Dana Filek-Gibson urges expats to honour the foreign figures who have had the greatest influence on contemporary Vietnam.

Between the traffic congestion, the noise, the coming workday and the as-yet insufficient caffeination, I would guess that there are few among us who appreciate a morning commute. At best, it’s a time-filler: you inch your way through a sea of motorbikes and four-wheeled vehicles overzealous with the horn. But mostly it’s time spent at a stand still, listening to loud cell phone conversations or struggling to read the lewd English phrase on a fellow motorist’s sweater.

That said, hang onto your hats because one day soon — you won’t know when, you won’t know where — while rousing yourself from a nap at a red light, you may look up to find that the old, beloved Nguyen Thi Minh Khai is now Che Guevara Street. Or Marie Curie Boulevard. Or Colonel Sanders Avenue. That’s right, some time in the foreseeable future half of Saigon will suddenly change its name and Google Maps, regular maps and any other direction-finding technology will become completely obsolete. Why, you ask? Don’t. You’ve lived here long enough to know that you shouldn’t be posing those kinds of questions.

As a Saigon resident, you need only understand that, in an effort to give some of Vietnam’s more contemporary national heroes their due recognition, the city is renaming and adding a slew of new roads, roughly a thousand in total. Most of these streets will, of course, bear the names of exceptional Vietnamese citizens: wartime doctors, military generals, poets, composers and other revered figures whose efforts have helped shape the nation and its culture. There are, however, a few notable foreigners — eight, to be exact — who will also grace Saigon street signs, and for these nominations I believe that the city’s expat community should have a chance to weigh in. After all, nothing you or I can do will stop the sweeping, much-needed replacement of street names you can’t pronounce with more street names you can’t pronounce. But we would appreciate some input on those we’ll actually be able to say.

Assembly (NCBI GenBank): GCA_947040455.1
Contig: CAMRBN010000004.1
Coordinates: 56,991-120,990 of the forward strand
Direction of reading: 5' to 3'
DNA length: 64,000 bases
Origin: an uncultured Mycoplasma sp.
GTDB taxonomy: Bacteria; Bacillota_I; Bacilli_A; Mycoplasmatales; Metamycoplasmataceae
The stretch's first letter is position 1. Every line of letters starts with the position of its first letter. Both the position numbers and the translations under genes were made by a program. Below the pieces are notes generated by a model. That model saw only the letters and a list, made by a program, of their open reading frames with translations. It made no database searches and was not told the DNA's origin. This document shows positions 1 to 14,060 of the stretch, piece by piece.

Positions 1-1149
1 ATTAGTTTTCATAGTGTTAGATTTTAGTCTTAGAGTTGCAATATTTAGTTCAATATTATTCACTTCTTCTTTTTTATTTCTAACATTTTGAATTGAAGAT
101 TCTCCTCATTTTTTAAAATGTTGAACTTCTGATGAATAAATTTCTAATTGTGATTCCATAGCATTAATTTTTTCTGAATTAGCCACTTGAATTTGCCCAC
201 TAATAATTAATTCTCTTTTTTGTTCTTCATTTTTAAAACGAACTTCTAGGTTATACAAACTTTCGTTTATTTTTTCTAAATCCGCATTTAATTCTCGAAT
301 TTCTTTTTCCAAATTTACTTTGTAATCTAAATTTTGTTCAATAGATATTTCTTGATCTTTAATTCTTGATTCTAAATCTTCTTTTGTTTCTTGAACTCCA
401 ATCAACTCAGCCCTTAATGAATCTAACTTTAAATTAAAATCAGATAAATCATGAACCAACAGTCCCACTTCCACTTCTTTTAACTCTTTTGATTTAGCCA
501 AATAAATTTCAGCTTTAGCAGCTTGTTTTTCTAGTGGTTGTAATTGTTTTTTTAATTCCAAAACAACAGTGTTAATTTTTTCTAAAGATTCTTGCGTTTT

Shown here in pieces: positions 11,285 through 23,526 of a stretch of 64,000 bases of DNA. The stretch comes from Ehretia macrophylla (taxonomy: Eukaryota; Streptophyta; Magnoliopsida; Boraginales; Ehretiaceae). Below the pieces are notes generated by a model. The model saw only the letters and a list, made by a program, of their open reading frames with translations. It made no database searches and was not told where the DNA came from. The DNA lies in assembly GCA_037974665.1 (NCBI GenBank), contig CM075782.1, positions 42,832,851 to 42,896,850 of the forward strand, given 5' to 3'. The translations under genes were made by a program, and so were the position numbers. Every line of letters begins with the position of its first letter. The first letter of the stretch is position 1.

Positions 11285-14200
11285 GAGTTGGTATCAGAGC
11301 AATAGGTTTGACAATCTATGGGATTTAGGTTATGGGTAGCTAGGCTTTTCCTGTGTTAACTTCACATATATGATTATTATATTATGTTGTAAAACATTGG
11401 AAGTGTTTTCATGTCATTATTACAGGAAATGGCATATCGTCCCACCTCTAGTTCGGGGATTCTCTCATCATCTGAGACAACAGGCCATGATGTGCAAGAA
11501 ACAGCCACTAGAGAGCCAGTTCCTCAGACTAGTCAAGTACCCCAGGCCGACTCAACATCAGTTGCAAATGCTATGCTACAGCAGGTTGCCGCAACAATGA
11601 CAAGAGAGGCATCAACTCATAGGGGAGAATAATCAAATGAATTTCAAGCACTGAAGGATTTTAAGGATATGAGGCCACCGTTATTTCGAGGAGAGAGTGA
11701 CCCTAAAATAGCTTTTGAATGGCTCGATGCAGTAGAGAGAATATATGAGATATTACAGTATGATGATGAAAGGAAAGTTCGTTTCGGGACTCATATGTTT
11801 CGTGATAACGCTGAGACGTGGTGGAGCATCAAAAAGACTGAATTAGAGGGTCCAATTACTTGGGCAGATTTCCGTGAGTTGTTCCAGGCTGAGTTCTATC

And so, as with any other issue, I have taken it upon myself to offer an opinion that nobody requested. In paying homage to the greatest foreign influences in modern-day Vietnamese culture, let us take into account an artist, thinker and intellectual whose work has affected this country over the last three decades. Let us not forget the saxophone hook that tugs at our heartstrings, pounds in our eardrums and instantly induces a headache. Yes, let us put the name of dear, coiffed George Michael on a street sign and play ‘Careless Whisper’ from the speakers up above. For it is masterpieces like these whose profound effects continue to resonate in cafes and from karaoke machines across Saigon.

And while we’re at it, throw in David Beckham. Or the Eagles. Or Doraemon. Perhaps we should hold a referendum in order to select the most influential foreign footballers, K-Pop stars, cartoon characters and celebrities for street name consideration. The naysayers will point out that most cities require a public figure to be long deceased before the name may be used for such purposes. But with so many of Vietnam’s most influential foreigners still alive, I believe that at least those who fall into the “Where Are They Now?” category should be considered fair game.

In short, I encourage you to reflect upon the obscure collection of international pop culture icons that have made Vietnam what it is today and advocate for those names that you believe are deserving of a local street sign. There’s almost a 100 percent chance that no one will listen to what you have to say, but in the end, even if the signs change and we all get lost and never see our mail again I, for one, would be honoured to live on George Michael Boulevard.

Dana Filek-Gibson is a Canadian expat living in Ho Chi Minh City. 

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